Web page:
-- Business blog now available --

A quick note to say that I've set up my Business blog, to be able to speak with a clear voice on both personal and work issues (i.e. by having separate blogs).

Thursday, 5 August 2010

Combat Stress – caring for Veterans' mental health


For my undergraduate degree, I studied Psychology, and fascinating it was – it’s related to the human condition, but both the physical and metaphysical perspectives [well, something like that – Ed.].

I was also a member of the URNU, the University Royal Naval Unit, and loved that as well. A little bit of background (i.e. a related post) can be found here.

Based on a gut instinct that our servicemen and women could be treated more respectfully and looked after better, I’ve recently donated to Help for Heroes. Based on my background though, I’ve got a closer affinity to Combat Stress, and this post is designed to help you understand why.

I realise that there are a number of quotes from the Combat Stress website, but I’m guessing you’ll bear with it…!

About Combat Stress

Why Combat Stress exists

Combat Stress is the UK's leading military charity specialising in the care of Veterans' mental health.

We treat conditions such as Post Traumatic Stress Disorder (PTSD), depression and anxiety disorders.  Our services are free of charge to the Veteran.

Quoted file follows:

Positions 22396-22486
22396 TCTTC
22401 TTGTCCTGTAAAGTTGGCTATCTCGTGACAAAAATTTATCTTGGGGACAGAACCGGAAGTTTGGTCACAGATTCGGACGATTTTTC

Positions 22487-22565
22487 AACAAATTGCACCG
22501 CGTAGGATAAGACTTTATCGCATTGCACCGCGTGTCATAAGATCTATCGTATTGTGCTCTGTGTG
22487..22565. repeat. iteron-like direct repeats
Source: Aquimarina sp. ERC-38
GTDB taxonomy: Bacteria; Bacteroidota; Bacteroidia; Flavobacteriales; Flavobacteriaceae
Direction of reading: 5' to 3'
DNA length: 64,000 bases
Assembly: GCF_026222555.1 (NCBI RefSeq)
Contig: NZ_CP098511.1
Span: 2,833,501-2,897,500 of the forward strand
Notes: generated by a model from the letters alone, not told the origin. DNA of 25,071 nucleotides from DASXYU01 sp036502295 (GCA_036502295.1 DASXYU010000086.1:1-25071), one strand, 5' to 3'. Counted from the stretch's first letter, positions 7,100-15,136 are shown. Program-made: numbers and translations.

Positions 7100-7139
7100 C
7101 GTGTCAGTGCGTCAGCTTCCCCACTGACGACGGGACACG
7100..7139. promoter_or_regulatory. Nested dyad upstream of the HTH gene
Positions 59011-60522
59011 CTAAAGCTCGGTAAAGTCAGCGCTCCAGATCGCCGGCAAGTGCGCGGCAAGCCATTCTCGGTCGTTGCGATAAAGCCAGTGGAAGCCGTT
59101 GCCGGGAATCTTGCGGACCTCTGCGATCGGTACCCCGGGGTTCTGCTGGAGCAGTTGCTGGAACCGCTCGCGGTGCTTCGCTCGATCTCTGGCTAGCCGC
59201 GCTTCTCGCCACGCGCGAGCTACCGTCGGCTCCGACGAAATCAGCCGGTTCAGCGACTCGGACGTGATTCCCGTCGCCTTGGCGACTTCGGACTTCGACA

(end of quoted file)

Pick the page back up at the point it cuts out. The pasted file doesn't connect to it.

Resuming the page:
Since 2005 the number of ex-Service men and women seeking our help has risen by 72%.  And we have a current caseload of more than 4,300 individuals. This already includes 102 Veterans who have served in Afghanistan and 400 who served in Iraq.

In March 2010 our Patron HRH The Prince of Wales launched our major fundraising campaign The Enemy Within Appeal.

The £30 million, three-year appeal is designed to help us treat the escalating number of psychologically injured Veterans who are turning to us for help, by:

  • Establishing 14 Community Outreach Teams nationwide
  • Enhancing clinical treatment at our three short-stay treatment centres

If you need help yourself

This link has the map referred to below in the following quote:

Combat Stress provides effective treatment and support to Veterans of the British Armed Forces who are suffering from mental ill health.

If you or perhaps someone in your family has a problem, then please call us for an informal chat.

Our services are free of charge and regardless of War Pension/Armed Forces Compensation Scheme status.

We have people in your area ready to take your call –8.30 am to 4.30 pm, Monday to Friday.  Simply click on your region in the map [below] for contact details of your local Support Desk.

Veterans do not have to have seen active service in order to qualify for our help – but if you are in any doubt, just ask us.

Some facts re the Falklands War